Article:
I really like this whole outfit, and I’m having fun trying new things lately even though it’s a little intimidating and feels a little awkward at times. I even have some dark gray fabric in my stash that I’m considering making another pair of Free Range Slacks, but we’ll see.
Have you made woven pants before? I’m looking forward to wearing these on the warm summer days ahead!
9 thoughts on “Free Range Slacks + Envelope Dress Refashion”
I love how you talk about your sewing experience! 💕
Thanks Grandma! I think it helps to write out my experience afterwards, and I’m glad you enjoy reading it!
I love my #freerangeslacks. I made the cropped wide leg black linen. Then two linen slim leg versions. They are the best. I even cut one down to knee length shorts. Yours fit you beautifully so I suspect your waist is naturally lower with the adjustment. I wear mine with print cotton tops and shirts. I too have to label right and wrong sides of pattern pieces and top and bottom. A bit of labelled masking tape works for me. This is the first summer of linen for me too but it is the wearing I love! Surprised me that. Great make! Carry on. 😊❤
Thank you, Barb! I think that might be why I don’t like high rise things, because my waist might be lower. That’s a good point! And I’m excited to try wearing these with other tops in my closet. Luckily it’s a pretty easy color to match things with. I really want to make some black linen pants too though, and shorts would be so nice! I am definitely going to try your masking tape tip, because that would help me so much with this pattern!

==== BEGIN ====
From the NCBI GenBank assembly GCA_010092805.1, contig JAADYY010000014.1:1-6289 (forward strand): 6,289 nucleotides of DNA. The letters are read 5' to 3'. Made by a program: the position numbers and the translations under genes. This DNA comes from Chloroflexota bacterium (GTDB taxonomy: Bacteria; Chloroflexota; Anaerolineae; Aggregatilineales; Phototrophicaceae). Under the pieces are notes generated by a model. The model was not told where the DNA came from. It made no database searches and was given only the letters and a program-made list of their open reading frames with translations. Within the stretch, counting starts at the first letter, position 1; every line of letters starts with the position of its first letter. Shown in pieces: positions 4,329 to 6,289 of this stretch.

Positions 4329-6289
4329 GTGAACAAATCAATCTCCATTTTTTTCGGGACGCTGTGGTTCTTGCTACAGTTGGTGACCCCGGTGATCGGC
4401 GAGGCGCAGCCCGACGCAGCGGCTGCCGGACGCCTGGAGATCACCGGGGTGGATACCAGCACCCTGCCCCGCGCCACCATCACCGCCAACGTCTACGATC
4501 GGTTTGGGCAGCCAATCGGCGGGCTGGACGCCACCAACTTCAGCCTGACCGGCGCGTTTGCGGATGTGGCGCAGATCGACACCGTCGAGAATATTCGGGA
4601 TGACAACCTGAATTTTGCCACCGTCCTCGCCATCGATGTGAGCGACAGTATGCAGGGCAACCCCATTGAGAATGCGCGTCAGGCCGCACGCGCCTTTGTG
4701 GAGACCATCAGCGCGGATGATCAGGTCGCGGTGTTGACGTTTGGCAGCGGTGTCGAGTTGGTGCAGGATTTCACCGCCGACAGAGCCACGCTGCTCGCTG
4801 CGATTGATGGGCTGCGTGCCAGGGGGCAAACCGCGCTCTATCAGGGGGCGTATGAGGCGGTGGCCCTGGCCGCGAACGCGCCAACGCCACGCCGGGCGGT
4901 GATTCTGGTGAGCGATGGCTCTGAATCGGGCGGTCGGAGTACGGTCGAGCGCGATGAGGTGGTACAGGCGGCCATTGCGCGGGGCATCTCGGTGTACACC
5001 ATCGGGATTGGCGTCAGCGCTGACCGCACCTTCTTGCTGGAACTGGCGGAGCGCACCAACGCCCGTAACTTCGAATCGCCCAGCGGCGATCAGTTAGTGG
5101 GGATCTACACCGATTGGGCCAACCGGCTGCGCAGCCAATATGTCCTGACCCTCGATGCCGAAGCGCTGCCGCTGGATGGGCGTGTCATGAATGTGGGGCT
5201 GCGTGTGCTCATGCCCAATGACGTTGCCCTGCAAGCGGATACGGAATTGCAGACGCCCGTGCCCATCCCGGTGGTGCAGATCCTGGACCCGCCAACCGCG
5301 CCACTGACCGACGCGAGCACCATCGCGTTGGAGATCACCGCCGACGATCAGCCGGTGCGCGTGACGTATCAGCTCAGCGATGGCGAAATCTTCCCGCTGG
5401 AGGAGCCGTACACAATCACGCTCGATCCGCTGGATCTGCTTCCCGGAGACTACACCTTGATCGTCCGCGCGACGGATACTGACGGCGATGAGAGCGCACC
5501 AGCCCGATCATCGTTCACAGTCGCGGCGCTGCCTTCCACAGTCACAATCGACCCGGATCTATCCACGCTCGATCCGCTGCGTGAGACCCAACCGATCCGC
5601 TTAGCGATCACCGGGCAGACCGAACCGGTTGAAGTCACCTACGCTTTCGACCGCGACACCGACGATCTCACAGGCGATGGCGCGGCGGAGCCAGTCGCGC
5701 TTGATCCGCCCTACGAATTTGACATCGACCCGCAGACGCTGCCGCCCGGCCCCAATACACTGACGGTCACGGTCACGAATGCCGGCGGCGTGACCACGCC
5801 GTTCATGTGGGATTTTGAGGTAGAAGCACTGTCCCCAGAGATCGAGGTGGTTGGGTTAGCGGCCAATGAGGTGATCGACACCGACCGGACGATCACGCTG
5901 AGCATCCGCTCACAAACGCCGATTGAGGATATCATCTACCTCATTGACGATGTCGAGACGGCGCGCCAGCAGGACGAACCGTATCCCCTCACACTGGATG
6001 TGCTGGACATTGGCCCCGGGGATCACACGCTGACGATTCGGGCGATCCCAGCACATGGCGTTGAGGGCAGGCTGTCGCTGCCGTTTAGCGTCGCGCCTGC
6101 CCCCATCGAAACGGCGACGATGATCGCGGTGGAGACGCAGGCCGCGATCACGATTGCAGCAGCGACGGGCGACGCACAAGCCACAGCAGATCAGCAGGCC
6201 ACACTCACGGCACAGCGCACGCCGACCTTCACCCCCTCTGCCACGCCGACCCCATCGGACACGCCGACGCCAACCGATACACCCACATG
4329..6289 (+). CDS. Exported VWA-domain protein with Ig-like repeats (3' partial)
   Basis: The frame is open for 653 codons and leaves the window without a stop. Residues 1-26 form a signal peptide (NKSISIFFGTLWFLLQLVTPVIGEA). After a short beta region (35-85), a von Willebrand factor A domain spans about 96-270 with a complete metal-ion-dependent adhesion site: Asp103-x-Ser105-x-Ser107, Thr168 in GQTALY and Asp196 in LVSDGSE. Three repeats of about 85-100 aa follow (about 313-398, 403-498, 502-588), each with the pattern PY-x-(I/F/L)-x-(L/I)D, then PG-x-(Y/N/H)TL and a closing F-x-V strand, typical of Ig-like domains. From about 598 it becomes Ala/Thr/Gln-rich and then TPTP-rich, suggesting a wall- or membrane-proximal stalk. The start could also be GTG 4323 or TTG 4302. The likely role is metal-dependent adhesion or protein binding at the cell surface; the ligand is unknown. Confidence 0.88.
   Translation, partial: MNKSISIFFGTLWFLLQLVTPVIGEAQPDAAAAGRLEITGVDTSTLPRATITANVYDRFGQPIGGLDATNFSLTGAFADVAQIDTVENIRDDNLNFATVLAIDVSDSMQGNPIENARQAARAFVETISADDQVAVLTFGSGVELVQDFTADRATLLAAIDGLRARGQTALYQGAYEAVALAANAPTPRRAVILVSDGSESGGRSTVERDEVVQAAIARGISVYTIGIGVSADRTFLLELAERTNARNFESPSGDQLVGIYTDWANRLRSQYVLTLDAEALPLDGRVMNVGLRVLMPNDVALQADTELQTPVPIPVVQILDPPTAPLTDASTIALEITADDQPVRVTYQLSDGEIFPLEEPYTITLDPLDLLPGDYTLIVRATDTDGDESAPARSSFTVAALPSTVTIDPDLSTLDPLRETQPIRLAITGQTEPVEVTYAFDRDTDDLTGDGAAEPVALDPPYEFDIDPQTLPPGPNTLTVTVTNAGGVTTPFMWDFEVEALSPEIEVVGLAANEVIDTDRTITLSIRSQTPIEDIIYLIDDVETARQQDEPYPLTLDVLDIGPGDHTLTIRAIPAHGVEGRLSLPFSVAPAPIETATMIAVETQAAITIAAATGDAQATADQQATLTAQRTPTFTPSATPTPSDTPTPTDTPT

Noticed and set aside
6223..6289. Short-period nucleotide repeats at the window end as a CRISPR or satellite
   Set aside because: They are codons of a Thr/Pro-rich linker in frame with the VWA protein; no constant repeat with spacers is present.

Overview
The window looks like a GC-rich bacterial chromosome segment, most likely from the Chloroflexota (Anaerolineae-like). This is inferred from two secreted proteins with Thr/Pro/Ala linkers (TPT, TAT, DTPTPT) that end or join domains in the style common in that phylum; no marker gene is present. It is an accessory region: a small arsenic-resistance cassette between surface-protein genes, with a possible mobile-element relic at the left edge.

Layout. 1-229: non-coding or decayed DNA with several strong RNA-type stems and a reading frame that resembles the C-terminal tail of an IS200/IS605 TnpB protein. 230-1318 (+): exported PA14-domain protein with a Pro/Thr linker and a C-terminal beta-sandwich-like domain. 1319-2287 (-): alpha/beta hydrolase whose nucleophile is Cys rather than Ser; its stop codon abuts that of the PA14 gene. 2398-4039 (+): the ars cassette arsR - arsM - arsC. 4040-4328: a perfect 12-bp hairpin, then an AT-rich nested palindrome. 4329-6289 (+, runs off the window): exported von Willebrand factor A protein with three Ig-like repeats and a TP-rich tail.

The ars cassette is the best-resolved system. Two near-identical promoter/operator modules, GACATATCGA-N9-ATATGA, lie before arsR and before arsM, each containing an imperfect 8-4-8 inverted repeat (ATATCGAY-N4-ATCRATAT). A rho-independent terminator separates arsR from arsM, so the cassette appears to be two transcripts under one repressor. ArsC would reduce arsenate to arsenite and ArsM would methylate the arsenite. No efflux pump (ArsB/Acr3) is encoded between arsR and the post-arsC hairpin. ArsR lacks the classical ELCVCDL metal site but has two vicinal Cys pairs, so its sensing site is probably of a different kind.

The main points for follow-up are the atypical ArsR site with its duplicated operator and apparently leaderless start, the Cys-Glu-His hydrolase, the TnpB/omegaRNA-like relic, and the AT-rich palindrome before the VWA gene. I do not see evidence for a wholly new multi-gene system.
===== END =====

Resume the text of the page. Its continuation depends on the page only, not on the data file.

Love your slacks! I thought that I was the only person that hates high waisted pants! (I’m tall but they feel like they’re hitting my ribs, ick…) If you make another pair I’d love to see a pic of how you redraw the crotch curve. (?) Thanks for the great info!
You are definitely not along in not liking high waisted pants! I took a full 2″ off of the top and I can’t even imagine them 2″ higher! Yikes. They would be on my ribs too. Haha! I’ll the pattern out and comparing the pattern pieces and take some pictures for you! I’ll try doing that soon. 😉 Thanks Lodi!
Hi Lodi! I have a blog post going up tomorrow morning on how I altered a high-rise pattern and made it mid-rise. I took pictures since I remember you asked on this blog post! I hope it’s helpful. 🙂
For my Free Range pants, I shortened both my front and back rise an inch (a bit more than that in front) for what I prefer as between high and low rise. I also think that design has too much front crotch length which makes some odd poofiness in pics of many makes I’ve seen.
I love how you restyled the Envelope Dress. I’ll have to try that.
That’s interesting! I did notice that my pants are a bit high in the front, so I might take out another 1/2 inch or so next time. Thank you for that tip, Marsha!